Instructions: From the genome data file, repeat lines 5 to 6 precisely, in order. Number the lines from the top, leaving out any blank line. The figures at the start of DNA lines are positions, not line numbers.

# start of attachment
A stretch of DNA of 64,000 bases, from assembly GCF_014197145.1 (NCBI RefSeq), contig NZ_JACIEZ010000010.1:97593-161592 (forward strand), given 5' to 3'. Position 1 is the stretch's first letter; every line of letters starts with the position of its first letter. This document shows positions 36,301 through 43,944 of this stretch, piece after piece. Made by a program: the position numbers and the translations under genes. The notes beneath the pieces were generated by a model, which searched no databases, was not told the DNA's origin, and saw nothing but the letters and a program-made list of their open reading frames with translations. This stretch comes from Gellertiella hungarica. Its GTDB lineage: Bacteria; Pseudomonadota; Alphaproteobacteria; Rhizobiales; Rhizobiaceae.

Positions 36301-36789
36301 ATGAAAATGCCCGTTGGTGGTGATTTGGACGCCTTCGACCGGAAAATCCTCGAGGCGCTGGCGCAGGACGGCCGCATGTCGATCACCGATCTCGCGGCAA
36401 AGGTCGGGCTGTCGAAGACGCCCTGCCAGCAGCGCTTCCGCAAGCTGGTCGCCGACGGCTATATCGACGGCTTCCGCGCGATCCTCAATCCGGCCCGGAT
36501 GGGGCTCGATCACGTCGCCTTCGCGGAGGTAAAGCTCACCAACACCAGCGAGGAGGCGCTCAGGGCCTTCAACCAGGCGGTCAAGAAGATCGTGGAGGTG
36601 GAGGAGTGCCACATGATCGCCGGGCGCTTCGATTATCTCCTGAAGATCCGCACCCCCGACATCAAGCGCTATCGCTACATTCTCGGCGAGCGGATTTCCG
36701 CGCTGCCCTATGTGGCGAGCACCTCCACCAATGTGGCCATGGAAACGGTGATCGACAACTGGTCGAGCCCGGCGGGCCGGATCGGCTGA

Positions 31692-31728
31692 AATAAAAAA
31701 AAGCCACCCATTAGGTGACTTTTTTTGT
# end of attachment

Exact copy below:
36501 GGGGCTCGATCACGTCGCCTTCGCGGAGGTAAAGCTCACCAACACCAGCGAGGAGGCGCTCAGGGCCTTCAACCAGGCGGTCAAGAAGATCGTGGAGGTG
36601 GAGGAGTGCCACATGATCGCCGGGCGCTTCGATTATCTCCTGAAGATCCGCACCCCCGACATCAAGCGCTATCGCTACATTCTCGGCGAGCGGATTTCCG